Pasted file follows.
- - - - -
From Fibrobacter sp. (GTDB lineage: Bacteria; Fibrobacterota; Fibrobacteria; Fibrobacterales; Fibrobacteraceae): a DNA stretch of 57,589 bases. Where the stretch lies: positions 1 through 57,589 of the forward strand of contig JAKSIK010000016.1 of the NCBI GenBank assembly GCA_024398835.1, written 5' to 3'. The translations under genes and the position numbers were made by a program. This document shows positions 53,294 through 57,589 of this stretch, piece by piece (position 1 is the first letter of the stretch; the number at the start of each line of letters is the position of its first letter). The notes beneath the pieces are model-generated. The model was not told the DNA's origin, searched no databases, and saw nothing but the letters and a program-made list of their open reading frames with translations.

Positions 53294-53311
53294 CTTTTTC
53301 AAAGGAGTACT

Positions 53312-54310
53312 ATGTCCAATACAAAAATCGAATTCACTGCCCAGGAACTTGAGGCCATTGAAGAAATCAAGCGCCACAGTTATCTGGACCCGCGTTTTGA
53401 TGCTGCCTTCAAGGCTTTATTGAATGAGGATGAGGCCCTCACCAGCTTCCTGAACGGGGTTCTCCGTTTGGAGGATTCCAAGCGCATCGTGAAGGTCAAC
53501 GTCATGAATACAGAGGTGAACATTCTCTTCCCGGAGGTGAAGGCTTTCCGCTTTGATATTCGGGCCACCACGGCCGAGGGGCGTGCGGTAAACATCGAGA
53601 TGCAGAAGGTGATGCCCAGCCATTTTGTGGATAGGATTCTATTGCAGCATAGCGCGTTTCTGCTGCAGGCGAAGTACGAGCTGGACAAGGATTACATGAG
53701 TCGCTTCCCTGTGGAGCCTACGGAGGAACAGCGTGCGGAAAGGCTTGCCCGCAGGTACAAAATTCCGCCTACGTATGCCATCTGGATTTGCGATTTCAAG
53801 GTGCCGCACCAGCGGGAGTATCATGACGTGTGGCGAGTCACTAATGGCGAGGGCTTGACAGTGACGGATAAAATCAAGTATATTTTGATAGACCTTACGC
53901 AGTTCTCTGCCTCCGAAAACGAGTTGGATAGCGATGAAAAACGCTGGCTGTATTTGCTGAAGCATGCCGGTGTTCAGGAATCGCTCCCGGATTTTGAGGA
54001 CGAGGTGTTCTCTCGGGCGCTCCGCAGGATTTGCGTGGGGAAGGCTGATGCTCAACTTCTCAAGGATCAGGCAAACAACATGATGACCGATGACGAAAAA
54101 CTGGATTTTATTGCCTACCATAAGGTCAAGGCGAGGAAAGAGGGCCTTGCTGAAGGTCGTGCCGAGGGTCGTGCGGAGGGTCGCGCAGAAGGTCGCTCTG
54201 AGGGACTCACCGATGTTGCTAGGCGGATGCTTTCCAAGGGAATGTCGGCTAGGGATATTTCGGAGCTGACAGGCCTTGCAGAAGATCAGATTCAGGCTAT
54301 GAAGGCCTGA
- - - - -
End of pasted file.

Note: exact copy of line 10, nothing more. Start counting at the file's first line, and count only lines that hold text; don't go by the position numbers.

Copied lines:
53701 TCGCTTCCCTGTGGAGCCTACGGAGGAACAGCGTGCGGAAAGGCTTGCCCGCAGGTACAAAATTCCGCCTACGTATGCCATCTGGATTTGCGATTTCAAG